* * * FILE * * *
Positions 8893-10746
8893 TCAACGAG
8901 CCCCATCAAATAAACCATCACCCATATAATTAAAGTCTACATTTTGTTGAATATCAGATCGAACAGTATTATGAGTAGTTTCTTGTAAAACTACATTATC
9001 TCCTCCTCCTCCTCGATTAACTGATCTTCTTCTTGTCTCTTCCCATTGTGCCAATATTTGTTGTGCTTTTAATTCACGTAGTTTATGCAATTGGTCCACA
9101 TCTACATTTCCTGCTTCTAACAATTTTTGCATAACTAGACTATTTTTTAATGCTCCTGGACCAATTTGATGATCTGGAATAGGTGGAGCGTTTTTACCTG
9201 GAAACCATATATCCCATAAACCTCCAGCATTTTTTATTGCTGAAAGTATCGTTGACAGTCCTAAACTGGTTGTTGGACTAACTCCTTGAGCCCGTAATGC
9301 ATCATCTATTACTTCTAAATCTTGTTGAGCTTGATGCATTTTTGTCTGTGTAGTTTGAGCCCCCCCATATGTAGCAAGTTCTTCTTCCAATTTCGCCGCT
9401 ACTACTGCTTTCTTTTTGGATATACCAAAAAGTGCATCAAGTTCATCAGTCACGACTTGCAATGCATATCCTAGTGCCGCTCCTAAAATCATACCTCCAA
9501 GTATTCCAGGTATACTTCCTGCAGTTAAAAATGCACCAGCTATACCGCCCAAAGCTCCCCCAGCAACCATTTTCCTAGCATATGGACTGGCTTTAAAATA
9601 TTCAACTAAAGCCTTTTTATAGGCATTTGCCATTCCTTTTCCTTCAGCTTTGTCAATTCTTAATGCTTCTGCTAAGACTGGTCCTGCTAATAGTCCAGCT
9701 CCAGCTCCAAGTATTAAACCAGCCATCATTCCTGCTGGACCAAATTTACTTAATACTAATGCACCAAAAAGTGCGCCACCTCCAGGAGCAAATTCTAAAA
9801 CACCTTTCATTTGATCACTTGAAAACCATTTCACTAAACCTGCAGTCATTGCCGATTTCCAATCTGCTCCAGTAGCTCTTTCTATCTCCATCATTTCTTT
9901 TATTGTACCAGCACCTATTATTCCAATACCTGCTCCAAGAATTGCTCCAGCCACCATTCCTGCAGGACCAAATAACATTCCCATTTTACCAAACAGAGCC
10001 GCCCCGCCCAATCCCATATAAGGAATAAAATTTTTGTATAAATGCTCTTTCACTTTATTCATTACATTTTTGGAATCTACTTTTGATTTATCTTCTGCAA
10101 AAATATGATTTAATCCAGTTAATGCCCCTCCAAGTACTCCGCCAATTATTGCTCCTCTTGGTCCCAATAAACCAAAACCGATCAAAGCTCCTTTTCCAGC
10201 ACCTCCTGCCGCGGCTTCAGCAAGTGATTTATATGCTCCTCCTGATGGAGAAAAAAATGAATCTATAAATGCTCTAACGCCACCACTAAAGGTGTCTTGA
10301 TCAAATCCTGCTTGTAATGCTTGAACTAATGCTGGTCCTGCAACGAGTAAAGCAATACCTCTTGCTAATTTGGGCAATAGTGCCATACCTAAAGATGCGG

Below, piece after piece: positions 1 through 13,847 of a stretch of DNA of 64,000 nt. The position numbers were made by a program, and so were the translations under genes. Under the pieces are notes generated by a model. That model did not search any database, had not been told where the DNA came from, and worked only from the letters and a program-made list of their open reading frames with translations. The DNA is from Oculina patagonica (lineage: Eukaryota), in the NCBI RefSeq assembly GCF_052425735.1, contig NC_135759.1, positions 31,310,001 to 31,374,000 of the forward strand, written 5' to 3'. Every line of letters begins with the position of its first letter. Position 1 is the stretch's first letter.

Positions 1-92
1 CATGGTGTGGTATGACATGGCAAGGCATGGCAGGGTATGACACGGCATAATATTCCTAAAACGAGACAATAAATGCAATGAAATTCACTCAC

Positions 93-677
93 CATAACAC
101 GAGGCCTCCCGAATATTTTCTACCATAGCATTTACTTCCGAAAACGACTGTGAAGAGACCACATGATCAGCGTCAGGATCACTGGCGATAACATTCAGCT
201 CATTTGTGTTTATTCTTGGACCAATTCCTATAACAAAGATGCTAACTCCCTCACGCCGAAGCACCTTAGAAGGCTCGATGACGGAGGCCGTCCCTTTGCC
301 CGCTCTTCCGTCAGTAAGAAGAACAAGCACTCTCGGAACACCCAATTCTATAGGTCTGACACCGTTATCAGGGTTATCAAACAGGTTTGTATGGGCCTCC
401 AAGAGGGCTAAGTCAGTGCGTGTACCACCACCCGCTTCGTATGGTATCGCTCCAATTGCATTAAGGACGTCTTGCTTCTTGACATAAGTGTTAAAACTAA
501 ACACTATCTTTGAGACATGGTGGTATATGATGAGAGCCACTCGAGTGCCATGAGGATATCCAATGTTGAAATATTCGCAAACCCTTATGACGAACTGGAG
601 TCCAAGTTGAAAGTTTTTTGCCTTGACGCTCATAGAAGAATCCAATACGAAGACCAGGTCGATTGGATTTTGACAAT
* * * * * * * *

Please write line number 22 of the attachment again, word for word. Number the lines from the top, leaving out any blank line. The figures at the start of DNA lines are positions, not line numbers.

93 CATAACAC